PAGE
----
In Palestine, people to this day will bring me food on the street, all the kids are like “Moana, Moana!” There is not one day that I can walk in Palestine and not have someone calling out fannan. If the community wants the mural and they like it, then I know I did my job, and that can only be achieved through building a relationship with them--talking to them, hanging out with them. One of my murals in Palestine I did in two days because one of the young men got killed and I still don’t speak Arabic, so I definitely had to use other ways to show them that this is for you. Because I’ve done so many murals and they’ve experienced me making it, they trust me. The trust is so important to me and I don’t take that lightly. Once I get trust from someone, and a community, I don’t ever want to mess that up.
on ownership and consumption of art.
At a very basic level, it’s connection. That’s why storytelling is so amazing. We have been telling stories since the beginning of time because that’s how we connect and relate to each other. Now when you bring in things such as profit, that’s a whole new situation because that means one person has to be used and the other has to consume. Not that money, profit, or an exchange have to be bad or evil, but when we add that a person is being used and another person consumes, then you have to add that someone is being disrespected and the other person is respected.
When I create something, I really want people to leave feeling like they own it. Not in an ownership that is a possessive way in possessing an object. But an ownership like, hey this is my heart and I want you to have it. I give this to you. Please receive it with care.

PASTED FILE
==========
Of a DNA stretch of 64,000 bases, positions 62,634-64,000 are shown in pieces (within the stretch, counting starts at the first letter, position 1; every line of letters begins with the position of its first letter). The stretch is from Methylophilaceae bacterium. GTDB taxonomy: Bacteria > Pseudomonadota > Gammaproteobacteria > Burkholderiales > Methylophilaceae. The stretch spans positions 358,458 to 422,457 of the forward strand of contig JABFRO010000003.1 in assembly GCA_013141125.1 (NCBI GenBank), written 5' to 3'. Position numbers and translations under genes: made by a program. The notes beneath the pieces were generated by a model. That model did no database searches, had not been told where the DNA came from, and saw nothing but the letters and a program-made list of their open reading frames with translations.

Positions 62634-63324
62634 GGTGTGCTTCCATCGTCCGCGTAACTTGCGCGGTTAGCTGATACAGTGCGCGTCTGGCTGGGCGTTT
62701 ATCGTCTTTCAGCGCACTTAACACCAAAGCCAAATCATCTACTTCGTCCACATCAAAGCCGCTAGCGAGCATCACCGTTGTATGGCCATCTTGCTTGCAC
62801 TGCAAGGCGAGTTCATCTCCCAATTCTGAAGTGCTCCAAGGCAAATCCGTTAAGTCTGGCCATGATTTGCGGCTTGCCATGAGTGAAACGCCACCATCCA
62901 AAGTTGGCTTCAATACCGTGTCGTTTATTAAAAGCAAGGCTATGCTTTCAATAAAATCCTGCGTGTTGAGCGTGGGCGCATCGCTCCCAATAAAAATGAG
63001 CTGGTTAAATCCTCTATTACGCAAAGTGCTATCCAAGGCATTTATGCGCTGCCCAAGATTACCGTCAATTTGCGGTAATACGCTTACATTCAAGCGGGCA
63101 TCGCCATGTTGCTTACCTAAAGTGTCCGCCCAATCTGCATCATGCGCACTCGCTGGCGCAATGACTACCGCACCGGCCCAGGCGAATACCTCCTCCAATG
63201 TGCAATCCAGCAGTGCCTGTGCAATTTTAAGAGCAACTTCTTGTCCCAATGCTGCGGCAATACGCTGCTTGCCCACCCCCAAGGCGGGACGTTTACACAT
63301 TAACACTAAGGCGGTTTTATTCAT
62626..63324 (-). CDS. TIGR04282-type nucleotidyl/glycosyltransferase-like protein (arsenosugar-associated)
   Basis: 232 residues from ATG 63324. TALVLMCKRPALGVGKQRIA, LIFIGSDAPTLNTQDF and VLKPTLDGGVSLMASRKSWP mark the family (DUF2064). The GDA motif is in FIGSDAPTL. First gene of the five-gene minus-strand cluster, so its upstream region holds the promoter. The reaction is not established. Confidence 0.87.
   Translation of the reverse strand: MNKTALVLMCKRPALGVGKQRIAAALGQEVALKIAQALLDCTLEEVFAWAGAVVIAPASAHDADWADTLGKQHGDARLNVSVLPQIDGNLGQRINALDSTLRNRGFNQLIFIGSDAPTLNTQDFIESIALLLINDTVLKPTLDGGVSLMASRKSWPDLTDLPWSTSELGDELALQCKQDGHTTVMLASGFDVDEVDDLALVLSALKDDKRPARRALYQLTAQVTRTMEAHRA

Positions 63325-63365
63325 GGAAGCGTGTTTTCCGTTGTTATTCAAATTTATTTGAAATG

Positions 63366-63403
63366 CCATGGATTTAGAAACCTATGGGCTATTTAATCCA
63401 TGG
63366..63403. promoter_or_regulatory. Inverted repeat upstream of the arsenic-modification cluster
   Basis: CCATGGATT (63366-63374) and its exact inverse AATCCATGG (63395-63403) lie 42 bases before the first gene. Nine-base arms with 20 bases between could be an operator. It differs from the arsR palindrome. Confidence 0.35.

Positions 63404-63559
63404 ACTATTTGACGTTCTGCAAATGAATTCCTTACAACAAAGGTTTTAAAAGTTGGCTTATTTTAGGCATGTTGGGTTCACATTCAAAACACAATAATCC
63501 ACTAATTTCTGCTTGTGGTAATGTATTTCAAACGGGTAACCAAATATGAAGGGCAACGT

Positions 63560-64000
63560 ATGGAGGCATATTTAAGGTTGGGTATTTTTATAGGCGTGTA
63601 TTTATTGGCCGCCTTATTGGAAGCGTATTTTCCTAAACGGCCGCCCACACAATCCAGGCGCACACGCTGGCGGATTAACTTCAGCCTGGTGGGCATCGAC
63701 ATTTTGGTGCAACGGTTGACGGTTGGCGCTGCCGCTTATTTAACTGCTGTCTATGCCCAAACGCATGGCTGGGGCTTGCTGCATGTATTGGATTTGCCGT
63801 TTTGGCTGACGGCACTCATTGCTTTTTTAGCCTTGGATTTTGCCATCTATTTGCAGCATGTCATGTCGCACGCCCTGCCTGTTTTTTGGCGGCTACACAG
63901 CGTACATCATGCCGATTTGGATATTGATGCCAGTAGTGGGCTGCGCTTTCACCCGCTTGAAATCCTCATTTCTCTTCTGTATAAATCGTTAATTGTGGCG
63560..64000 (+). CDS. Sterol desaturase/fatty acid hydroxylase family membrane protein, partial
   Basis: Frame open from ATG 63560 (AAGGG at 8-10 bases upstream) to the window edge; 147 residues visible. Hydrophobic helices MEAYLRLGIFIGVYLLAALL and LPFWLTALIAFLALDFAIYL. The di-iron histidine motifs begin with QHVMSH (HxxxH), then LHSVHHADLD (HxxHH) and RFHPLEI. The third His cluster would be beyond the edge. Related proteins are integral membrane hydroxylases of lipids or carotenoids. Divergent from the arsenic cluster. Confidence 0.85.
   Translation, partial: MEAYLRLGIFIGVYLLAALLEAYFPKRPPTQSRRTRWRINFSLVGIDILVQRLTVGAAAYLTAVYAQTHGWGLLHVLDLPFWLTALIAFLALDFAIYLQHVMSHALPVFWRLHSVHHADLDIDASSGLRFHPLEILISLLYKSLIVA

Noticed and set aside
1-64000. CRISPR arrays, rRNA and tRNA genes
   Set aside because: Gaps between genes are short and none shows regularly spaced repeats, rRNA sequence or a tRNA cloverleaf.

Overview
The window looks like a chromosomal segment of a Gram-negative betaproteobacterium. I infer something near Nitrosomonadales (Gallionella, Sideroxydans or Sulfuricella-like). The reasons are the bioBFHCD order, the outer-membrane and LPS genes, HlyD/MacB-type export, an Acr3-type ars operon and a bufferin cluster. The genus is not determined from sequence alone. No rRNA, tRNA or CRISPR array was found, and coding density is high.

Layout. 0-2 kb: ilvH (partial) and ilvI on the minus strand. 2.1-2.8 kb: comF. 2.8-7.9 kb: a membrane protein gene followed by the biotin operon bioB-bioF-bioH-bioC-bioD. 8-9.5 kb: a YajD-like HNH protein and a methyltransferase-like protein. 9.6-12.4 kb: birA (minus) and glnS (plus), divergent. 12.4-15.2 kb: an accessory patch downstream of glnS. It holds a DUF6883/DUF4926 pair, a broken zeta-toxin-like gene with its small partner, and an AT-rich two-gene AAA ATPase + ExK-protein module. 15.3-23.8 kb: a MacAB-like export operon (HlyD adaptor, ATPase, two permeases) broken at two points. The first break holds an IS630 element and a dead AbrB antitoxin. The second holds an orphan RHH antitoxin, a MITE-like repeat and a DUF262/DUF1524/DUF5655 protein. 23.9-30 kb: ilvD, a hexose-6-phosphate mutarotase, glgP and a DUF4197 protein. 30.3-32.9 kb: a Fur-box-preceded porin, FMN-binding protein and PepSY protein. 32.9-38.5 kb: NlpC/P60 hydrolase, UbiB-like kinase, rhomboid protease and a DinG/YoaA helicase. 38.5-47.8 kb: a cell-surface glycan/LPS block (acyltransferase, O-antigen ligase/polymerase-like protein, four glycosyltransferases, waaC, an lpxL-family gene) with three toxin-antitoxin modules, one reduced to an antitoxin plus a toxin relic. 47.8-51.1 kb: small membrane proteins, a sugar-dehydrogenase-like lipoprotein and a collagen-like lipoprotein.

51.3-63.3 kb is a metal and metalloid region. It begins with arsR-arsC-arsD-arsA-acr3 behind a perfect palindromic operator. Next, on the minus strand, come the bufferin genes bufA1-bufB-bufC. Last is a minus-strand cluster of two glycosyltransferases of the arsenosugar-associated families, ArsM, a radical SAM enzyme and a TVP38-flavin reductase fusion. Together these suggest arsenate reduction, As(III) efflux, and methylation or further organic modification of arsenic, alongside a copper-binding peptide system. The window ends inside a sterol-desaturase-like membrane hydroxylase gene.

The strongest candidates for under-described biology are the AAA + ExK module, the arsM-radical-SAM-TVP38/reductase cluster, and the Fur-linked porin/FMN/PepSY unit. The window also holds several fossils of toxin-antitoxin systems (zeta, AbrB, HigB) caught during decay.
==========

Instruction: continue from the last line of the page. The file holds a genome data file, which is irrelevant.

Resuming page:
what projects are you currently working on and how can we continue to support you?
I am going to Kenya for the first time! I’m going to Nairobi and that will be my next community mural. I am really excited about that and then I’m going back to Palestine to do more murals and theatre with children and women.
I am also creating a web series. I have these great friends who I consider my brothers in Tulkarem. In the U.S., we are constantly shown the only narrative of Arab men are either 2 things: they are either Terrorists or Victims of War and nothing in between. This web series will flip this narrative. My brothers are regular 20-somethings who want to live their life in their own way. I just feel like this narrative is never told to Americans and to the west. This web series is really about their everyday lives. To me, what’s so exciting is their relationship with each other. There is just so much love and tenderness between them. I thought about this after watching Moonlight. I just love Moonlight so much. I was so inspired and blown away from that movie. I just wanted to create something where the West could see and just tap into these young Palestinian men’s lives and see them navigate occupation, witness their romance and heartbreak, seeing them navigate various experiences like, ‘Man, I really want to drink alcohol, but I can’t because of my religion,’ or ‘I really want those jeans, but I don’t have money.’
How can y'all support? I just love the support of people listening to my story. How cool is that? I really wish everyone had that experience of ‘Hey, I really want to interview you and share your story.’ That’s why I love murals so much--I’m like, “I want to paint you; I want to share your story.” LOL, but I can use some monetary support if you got it to give. All my community murals are funded by me. They are all independent and grass roots. I volunteer my time, labor and skills to organize, teach, and mentor others so they can continue the community murals on their own. I also use my own money that I have saved up just so that these community murals may be created. If you can donate please send money through Venmo. My name is Moana Love and my email is firstname.lastname@example.org on Venmo. Any amount of donation is necessary and totally received with so much gratitude.